KAMLOOPS — There’s no doubt that technology has never played a bigger role in the everyday lives of people than it does now. With these huge technological innovations have come new employment opportunities in fields that never used to exist — but it also means we’ve had to change how we’re teaching subjects such as science, technology, engineering and math.
At the Big Little Science Centre this week, a group of prospective teachers from TRU spent some time getting hands-on experience with a group of kids at a science and technology camp, in order to get a head start in their careers.
It’s not your typical summer camp for these SD73 students.
“They’ve been selected specially by their principals because they have an interest in science, and they’re here at the camp for a week at the Big Little Science Centre,” TRU Associate Professor in the Faculty of Education, Carol Rees explained.
The same goes for some of the instructors at the camp.
“We have teacher candidates who are training to be teachers at TRU,” Rees explained. “It’s a really exciting opportunity to bring teachers-in-training and students together.”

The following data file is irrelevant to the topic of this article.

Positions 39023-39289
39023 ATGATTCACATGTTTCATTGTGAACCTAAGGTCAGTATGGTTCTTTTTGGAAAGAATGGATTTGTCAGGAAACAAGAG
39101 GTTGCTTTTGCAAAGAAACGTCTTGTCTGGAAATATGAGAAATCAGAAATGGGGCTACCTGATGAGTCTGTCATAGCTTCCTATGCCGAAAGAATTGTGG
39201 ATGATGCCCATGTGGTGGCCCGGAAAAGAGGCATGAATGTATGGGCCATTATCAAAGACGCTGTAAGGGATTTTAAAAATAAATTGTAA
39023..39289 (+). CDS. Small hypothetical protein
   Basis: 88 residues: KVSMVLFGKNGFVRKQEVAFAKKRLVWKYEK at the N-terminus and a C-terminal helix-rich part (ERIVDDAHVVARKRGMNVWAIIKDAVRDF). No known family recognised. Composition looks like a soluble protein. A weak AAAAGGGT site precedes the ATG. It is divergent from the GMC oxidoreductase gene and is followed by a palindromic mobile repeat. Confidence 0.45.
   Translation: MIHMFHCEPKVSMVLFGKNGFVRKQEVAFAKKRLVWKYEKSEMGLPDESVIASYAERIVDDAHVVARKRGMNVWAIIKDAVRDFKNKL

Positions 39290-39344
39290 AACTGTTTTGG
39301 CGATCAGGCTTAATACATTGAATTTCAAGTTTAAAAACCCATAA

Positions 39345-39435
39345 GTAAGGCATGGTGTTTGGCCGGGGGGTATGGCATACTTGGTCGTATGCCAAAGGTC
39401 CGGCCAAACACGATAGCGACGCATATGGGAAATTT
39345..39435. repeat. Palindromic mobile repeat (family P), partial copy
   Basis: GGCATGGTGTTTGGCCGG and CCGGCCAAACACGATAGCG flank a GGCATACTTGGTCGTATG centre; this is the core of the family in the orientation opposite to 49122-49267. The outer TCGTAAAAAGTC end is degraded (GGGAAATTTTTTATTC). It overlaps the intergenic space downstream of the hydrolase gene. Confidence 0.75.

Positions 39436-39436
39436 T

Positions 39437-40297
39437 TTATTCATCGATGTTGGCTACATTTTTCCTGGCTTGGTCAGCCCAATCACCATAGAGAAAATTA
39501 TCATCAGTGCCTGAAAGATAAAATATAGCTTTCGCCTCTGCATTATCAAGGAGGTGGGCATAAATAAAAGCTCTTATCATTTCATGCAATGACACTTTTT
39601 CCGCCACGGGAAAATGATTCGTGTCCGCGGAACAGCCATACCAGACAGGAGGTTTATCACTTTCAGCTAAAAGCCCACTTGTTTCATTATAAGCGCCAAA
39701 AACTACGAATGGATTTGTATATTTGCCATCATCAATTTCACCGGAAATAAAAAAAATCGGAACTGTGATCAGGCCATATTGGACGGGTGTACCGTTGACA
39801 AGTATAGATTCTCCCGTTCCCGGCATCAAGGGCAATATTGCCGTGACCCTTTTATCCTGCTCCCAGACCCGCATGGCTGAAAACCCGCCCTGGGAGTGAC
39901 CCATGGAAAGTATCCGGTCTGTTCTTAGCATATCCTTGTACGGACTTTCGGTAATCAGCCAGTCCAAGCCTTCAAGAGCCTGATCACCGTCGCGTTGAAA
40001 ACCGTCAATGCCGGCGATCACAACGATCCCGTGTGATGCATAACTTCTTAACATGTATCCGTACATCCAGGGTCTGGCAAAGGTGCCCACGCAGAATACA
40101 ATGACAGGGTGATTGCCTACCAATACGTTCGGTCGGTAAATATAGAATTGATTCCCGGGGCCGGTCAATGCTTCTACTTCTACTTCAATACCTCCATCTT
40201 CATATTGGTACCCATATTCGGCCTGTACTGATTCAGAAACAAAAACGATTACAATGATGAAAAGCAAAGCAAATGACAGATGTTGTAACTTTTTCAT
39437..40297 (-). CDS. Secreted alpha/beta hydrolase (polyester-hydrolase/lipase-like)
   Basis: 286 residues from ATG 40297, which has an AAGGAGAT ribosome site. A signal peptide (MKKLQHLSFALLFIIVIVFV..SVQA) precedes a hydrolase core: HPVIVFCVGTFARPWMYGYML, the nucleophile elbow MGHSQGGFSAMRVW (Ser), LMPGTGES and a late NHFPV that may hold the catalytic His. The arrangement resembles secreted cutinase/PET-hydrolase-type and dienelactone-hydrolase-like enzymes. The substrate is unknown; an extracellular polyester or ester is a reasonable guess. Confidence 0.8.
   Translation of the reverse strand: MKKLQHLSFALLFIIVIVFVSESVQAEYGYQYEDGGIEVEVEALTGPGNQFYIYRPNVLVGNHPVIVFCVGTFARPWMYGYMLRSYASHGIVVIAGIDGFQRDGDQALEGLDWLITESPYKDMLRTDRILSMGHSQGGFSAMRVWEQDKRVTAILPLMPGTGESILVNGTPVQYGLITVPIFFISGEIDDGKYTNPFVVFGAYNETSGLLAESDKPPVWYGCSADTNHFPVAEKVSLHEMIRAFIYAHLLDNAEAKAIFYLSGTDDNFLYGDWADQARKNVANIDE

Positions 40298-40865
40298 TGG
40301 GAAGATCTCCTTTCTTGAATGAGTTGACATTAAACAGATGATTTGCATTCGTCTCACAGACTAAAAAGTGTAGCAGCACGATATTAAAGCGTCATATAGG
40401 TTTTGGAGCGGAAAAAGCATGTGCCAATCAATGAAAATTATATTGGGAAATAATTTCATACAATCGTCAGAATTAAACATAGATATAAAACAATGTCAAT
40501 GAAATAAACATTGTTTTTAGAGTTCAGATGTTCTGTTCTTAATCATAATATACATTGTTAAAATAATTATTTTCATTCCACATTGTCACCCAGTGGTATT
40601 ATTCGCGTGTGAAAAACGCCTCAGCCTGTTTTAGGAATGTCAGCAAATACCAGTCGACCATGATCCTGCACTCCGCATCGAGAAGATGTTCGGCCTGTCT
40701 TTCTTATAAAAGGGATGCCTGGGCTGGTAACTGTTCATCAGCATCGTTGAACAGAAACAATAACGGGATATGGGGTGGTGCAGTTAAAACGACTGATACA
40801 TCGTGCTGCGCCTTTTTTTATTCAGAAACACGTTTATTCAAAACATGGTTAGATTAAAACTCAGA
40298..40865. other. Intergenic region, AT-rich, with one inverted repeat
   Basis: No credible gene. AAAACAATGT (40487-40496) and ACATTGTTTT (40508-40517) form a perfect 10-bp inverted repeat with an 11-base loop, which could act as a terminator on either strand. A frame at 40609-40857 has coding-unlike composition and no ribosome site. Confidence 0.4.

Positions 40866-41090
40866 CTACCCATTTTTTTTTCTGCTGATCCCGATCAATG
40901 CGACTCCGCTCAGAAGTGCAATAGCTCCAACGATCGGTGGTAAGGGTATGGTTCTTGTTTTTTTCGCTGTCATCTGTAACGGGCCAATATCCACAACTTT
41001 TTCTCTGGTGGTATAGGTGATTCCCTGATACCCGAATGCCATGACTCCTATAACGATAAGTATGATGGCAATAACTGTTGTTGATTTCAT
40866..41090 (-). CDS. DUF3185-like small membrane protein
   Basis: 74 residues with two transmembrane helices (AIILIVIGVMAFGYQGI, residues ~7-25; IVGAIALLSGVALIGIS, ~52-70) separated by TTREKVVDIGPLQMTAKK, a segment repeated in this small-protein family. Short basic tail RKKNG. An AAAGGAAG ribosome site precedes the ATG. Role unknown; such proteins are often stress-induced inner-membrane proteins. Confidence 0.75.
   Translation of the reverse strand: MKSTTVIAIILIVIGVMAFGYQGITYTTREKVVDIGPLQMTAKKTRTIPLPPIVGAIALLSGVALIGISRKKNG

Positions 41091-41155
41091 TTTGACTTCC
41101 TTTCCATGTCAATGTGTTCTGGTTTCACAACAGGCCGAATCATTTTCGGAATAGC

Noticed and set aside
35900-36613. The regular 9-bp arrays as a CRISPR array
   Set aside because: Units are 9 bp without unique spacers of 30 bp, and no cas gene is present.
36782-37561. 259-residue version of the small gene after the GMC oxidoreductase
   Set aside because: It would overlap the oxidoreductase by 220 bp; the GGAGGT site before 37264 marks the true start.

The plan is to give these prospective teachers a bit of hands-on learning with kids who are interested in the STEM (Science, Technology, Engineering and Math) subjects, to help them prepare for the classrooms they’ll one day lead.
“The teacher candidates have very interesting backgrounds,” Rees said. “Some engineers, some scientists, different training. They’re bringing that to… the Grade 7 students in the camp.”
One of those teachers-to-be is Paige DeWolff.
“I have a science degree myself, and a lifelong passion for science,” DeWolff explained. “The past couple of years I’ve worked in wildlife education, so I’ve worked with kids getting to inspire them in their journey and interest in science.”
Her hope for her teaching career is to be able to foster the curiosity that most children are blessed with, in order to keep more students interested in careers in the STEM field as they get older
“During adolescence, teenagers and… pre-teens, their brains have so much grey matter that they really are sponges,” DeWolff told CFJC Today. “Since we in science are wanting to reinforce curiosity, investigation, passion, we want to be promoting it to the kids during the time when if they don’t use it, they might lose it. They might not have that curiosity as adults, and that’s what we really want to foster as educators.”
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